Win or Lose, Éric Zemmour is the Future of the French Right | Opinion

Despite Éric Zemmour's grand entrance into the French presidential race—in which the right-wing politician was expected to contend for second place—recent polling puts him in fourth behind established right-wing party candidates Marine Le Pen and Valérie Pécresse, who are neck-and-neck for second. But regardless of which woman makes it to the runoff against Emmanuel Macron, polling indicates neither has a solid chance of rallying enough voters to defeat the incumbent. The probable defeats of Pécresse and Le Pen risk being the swan songs of both the already weakened political parties they lead: Les Républicains and the National Rally, the historical center-right and far-right parties, respectively. Their fading legitimacy raises the question of what lies ahead for the French right, which is proportionally the largest ideological force in France, encompassing over 40 percent of French voters. In the political long game that will begin post-election, Zemmour and his call for a "union of the rights" will play a central role in any attempts to forge a new right-wing political force capable of winning elections.

Since announcing his run, Zemmour has aimed for an unprecedented union of the different right-wing elements in France. This idea gained traction in the past decade in both far-right and traditional right-wing militant circles as an innovative strategy to win elections, but its rise has correlated with the structural weakening of Les Républicains and National Rally.

Les Républicains has historically been the center of gravity of a heterogenous "Gaullist" right: from centrists and economic liberals to security and immigration hawks to cultural conservatives. This ability to unite diverse strains of the right enabled Les Républicains to succeed electorally in the past. Until now, they have refused any alliance with the far-right, branding themselves not as a party of populism but as a party capable of governing.

Nevertheless, in recent years under the leadership of Laurent Wauquiez, the party worked diligently to woo far-right voters by adopting their themes and rhetoric. This strategy enjoyed support amongst the party's militants, who had broadly begun warming to the idea of a union of different right-wing elements. However, it did not suit all ideological factions, and many centrist elements of the party departed—including current presidential nominee Valérie Pécresse.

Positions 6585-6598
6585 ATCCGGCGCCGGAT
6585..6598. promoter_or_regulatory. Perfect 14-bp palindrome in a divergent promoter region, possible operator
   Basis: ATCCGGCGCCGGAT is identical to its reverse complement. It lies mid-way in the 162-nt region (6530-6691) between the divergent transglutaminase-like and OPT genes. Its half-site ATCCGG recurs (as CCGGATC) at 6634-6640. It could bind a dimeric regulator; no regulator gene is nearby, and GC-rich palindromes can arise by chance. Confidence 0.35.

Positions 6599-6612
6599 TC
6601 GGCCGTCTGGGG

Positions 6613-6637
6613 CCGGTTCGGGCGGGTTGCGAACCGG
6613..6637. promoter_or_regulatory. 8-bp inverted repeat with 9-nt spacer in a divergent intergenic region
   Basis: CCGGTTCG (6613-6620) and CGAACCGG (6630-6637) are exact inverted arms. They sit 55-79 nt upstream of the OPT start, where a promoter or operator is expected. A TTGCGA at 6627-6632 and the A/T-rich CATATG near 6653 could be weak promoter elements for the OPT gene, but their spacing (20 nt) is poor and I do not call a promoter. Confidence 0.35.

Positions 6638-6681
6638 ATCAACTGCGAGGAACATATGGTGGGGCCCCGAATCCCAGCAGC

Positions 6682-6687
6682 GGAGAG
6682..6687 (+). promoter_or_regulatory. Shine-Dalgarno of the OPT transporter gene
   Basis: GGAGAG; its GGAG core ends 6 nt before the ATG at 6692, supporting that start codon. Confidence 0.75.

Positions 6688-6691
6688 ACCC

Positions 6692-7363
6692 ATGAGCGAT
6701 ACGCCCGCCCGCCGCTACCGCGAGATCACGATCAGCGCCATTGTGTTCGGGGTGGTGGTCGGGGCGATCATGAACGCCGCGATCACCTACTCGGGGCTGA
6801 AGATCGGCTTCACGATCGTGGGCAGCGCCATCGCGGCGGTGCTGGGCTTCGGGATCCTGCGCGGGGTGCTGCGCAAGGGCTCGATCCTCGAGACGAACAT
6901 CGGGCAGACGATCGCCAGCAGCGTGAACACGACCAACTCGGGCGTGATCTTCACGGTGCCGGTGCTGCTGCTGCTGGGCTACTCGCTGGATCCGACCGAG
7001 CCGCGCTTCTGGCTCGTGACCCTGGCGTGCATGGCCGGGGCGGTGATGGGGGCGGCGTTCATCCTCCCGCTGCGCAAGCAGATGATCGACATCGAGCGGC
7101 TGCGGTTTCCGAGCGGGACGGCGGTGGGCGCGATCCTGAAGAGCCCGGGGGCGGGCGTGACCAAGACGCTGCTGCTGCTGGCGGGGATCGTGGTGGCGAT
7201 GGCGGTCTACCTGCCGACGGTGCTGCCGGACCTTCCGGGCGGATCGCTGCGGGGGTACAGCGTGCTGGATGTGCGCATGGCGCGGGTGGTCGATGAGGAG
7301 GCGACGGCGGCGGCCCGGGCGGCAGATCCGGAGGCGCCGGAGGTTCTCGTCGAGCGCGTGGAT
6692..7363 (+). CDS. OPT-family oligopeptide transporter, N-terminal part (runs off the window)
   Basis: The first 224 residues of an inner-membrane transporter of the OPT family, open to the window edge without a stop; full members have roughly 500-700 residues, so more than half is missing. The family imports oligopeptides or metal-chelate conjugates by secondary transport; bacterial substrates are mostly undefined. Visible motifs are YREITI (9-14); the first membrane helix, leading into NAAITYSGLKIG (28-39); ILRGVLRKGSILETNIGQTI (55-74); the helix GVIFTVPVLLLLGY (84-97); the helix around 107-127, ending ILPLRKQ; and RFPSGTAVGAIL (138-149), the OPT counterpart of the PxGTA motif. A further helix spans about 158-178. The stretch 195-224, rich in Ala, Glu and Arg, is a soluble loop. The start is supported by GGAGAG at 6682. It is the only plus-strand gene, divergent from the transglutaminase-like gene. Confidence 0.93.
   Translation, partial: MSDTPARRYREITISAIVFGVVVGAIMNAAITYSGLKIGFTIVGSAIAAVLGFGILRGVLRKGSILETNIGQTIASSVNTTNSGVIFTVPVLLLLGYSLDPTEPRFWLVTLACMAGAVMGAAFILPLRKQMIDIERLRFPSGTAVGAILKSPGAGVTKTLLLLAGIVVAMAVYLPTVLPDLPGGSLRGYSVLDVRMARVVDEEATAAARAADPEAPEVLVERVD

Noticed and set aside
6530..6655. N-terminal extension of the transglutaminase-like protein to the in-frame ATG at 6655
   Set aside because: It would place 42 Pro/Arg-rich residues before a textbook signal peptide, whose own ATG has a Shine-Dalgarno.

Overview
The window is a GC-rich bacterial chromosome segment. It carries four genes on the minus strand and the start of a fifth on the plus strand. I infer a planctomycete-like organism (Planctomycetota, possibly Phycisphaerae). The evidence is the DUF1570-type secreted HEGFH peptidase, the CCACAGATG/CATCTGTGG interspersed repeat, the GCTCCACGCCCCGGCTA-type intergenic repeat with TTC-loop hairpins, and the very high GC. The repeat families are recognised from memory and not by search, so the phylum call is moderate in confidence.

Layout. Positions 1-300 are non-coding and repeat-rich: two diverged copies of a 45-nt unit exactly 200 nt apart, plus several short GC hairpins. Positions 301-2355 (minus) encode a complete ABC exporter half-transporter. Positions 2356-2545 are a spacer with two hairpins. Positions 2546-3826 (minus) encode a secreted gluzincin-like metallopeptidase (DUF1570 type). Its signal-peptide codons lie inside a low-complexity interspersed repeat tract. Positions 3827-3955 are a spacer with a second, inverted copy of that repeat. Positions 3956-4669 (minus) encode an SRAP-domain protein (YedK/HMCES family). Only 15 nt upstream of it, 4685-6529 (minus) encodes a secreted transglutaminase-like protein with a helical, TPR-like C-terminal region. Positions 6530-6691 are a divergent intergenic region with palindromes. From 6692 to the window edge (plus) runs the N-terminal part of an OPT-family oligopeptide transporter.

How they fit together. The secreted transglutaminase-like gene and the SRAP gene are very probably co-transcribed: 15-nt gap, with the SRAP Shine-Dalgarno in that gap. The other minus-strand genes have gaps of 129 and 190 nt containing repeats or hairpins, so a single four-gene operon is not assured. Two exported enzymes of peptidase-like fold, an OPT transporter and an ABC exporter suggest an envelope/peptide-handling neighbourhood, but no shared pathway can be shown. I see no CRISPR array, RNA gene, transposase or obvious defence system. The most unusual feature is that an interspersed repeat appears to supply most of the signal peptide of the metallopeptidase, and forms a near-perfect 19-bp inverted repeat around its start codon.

Eric Zemmour campaign rally
French far-right party Reconquete! presidential candidate Eric Zemmour (C) raises his arms flanked by Reconquete!'s spokesperson Gilbert Collard (L) and Digital Communication Manager of the "Friends of Eric Zemmour" Samuel Lafont (R) during a campaign rally in Lille, northern France, on February 5, 2022, ahead of the April 2022 presidential election in France. JULIEN DE ROSA / AFP/Getty Images

The current regional council president—somewhat similar to a governor—of the wealthy and culturally liberal Ile-de-France region that encompasses Paris, Pécresse rejoined Les Républicains and won the party's presidential primary by campaigning as an experienced moderate capable of reuniting the center-right. However, this reconciliation has little chance of holding after the election if Pécresse loses. A loss would likely pull the party apart; centrist elements will continue their already significant flight to Emmanuel Macron's party, La République en Marche, while the hard-right factions of Les Républicains will defect to Zemmour, whose beliefs they largely share. Recent defections by two of Les Républicains' former leaders, Eric Woerth to Macron and Guillaume Peltier to Zemmour, foreshadow what is to come.

The picture for the National Rally party is even more dire. Marine Le Pen has lost favor among her base through her attempts at moderating the party's positions to widen its electoral appeal. A large part of this base has been absorbed by Zemmour (the summer prior to his candidacy, Le Pen was polling at 25 percent, but is at 16 percent today). Furthermore, Le Pen has already lost two presidential runs, and it is unlikely her leadership will survive a third.

Without any logical successor to Le Pen, many in her party will abandon the debt-ridden National Rally for Zemmour's new, ideologically similar Reconquest party, which benefits from a war chest filled with the dues of its over 100,000 members. Here again, the defection of prominent National Rally leaders to Zemmour, from Gilbert Collard to Jean Messiha, foreshadows what is to come.

It is unclear whether Zemmour's vision for a "union of the rights" is totally realistic. There are important ideological differences between the Gaullist right and the far-right, including disagreements over economic liberalism, the European Union and the future of the welfare state. However, there is consensus on the need for increased state authority and security, as well as an overhaul of immigration and assimilation policies—precisely the themes Zemmour has focused on. The deterioration of the other parties, combined with the ascendance of the Reconquest Party, will enable Zemmour to act as kingmaker in the realignment that is to come. His influence will also solidify the role of populism, as long as it advocates for the defense of the notion of a French people and civilization, as a primary goal for the French right. If such a reconstruction occurs and proves capable of winning elections, the implications for the future strength of European populism cannot be understated.

Angélique Talmor is a graduate student at Harvard's Kennedy School and a fellow at the Tikvah Fund.

The views expressed in this article are the writer's own.